LONDON (Reuters) - OPEC is likely to pump more crude oil if Libyan oil supply is disrupted, to help prices move back below $100 per barrel, the head of the world’s biggest oil trading house Vitol said on Tuesday.
Vitol Chief Executive Ian Taylor told an industry event during London’s annual International Petroleum week that oil prices could rise further in the short term.
“There is huge and unexpected political uncertainty in most parts of North Africa and the Middle East and this can be expected to support prices,” Taylor said.
But he said the Organization of the Petroleum Exporting Countries was likely to step up output if there was a sharp reduction in supply.
“We all think they (OPEC) will move quickly if there is a significant disruption in Libya,” Taylor said.
“If OPEC puts more barrels into the market, as we expect to happen at some time in the first half of the year, prices should stabilize below current levels and move back to a price range around $90 to $100,” he added.
Saudi Arabia’s oil minister said on Tuesday the producing group was not planning to hold an extraordinary meeting as oil prices rallied to $108.50 a barrel, with unrest spreading to Libya and shutting down some ports and production facilities of the OPEC member.
OPEC ministers were set to meet representatives of top consuming nations in Riyadh on Tuesday and could have informal talks on the sidelines of the conference.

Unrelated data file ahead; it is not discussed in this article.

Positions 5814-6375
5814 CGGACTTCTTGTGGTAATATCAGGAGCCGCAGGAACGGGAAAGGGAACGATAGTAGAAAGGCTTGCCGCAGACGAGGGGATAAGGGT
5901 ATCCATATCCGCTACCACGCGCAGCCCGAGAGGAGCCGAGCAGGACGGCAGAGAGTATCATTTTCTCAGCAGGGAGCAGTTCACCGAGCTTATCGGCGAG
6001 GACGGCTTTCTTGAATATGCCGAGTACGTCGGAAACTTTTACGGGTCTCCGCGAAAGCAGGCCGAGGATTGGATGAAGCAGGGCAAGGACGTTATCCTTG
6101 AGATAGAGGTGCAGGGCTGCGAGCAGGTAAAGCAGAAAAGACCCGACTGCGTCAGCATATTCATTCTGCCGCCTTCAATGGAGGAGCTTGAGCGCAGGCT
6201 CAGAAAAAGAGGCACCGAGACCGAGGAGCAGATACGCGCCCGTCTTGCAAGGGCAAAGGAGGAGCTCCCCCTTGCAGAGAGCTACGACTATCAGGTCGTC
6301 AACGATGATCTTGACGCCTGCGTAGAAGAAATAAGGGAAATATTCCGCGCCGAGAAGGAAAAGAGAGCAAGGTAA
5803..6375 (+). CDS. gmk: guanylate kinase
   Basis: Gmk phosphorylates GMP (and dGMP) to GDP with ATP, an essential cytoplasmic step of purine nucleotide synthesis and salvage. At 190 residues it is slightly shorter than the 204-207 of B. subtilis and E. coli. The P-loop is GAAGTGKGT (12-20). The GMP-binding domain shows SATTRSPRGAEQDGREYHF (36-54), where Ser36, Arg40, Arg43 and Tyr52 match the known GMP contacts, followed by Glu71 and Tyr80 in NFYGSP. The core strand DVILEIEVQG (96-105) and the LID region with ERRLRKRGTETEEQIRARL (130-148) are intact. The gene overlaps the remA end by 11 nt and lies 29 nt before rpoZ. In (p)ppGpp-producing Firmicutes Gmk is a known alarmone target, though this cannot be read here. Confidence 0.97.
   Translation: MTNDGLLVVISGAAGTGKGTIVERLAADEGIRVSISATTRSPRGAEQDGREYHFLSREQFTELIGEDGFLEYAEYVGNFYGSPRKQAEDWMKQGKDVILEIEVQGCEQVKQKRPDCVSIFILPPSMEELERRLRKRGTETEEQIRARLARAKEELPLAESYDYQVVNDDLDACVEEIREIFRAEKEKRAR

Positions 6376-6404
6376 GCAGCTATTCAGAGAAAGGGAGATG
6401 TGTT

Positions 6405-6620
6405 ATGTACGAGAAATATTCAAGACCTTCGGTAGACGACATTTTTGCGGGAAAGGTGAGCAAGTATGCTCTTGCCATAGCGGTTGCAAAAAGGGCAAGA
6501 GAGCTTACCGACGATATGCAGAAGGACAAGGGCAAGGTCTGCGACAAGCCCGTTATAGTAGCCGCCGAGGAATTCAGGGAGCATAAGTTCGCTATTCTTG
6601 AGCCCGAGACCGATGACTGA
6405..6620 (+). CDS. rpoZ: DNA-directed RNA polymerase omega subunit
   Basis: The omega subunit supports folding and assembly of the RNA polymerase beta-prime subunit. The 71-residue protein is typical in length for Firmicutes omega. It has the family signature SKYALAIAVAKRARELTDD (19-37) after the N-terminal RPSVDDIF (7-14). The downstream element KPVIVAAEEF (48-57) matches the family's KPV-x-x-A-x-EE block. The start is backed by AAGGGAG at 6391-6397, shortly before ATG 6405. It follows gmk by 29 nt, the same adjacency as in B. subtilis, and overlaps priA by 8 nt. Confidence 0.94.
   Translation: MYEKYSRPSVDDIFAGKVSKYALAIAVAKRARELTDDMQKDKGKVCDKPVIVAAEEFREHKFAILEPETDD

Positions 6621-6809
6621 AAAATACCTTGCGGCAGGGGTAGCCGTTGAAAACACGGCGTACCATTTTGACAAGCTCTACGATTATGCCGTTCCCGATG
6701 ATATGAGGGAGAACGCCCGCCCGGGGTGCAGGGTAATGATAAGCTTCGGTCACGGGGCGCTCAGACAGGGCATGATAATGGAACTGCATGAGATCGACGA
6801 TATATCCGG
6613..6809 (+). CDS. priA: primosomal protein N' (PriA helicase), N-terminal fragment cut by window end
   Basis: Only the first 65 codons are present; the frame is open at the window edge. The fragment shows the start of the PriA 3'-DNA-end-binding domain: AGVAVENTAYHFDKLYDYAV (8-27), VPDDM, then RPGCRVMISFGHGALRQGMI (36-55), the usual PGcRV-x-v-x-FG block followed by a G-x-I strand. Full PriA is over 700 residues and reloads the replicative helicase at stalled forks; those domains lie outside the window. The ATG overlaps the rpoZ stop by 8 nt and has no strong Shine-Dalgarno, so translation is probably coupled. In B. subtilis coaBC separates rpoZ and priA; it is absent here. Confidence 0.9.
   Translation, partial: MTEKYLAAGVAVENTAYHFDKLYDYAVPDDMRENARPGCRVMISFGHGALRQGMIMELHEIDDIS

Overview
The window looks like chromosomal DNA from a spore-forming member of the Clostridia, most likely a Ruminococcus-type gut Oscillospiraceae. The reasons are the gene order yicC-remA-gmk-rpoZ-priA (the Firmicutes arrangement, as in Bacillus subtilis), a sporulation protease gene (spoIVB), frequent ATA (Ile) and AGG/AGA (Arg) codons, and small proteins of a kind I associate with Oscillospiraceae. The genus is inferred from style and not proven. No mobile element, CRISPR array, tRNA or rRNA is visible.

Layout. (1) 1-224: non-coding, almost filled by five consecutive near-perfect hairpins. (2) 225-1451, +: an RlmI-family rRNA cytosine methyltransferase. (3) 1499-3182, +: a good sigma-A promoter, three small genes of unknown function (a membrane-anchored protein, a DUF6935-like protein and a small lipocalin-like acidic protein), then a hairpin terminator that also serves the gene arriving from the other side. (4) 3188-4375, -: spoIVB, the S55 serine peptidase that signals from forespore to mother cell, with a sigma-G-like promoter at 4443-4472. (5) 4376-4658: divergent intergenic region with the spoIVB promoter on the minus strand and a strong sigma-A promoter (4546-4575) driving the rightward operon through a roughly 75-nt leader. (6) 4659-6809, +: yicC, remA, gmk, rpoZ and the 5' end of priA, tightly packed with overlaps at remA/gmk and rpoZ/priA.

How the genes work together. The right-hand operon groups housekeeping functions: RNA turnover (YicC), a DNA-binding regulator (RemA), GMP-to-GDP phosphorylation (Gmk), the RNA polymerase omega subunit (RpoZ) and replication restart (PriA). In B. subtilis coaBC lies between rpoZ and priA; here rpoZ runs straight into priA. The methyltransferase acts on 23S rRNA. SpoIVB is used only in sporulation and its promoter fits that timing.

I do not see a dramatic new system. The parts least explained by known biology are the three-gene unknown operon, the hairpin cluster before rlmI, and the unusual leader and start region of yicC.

Taylor, who runs a trading business with a turnover last year of $195 billion, said predicting oil prices was “a fool’s game,” particularly since a huge inflow of funds into the oil market from funds and other passive investors.
He estimated financial investments in all commodities had increased to more than $350 billion from very low levels just 10 years ago.
Taylor said a very wide spread between ICE North Sea Brent crude oil and U.S. light crude, which hit a record of more than $16.50 per barrel last week, reflected oversupply in the U.S. Midwest, the delivery point for the U.S. futures contract, known as West Texas Intermediate or WTI.
“Logistical constraints restrict how much oil can be moved out of the price-setting region (for WTI). It may take many months before any logistical changes can be made that will allow demand for WTI to increase to meet supply,” he said.
He said this meant the WTI contract was “unfortunately quite compromised.”
“In the short term, it means that the more reliable Brent futures contract will take center stage, but longer term an alternative to WTI will also be needed as Brent itself is also a small volume crude,” Taylor said.
He suggested the time might be right for major oil producers to consider using the Middle East Oman crude futures benchmark, which trades on the Dubai Mercantile Exchange (DME).
“There we would have a futures contract backed by the world’s largest area of export crude oil, currently 20 million barrels per day,” he said.
Reporting by Christopher Johnson; editing by Keiron Henderson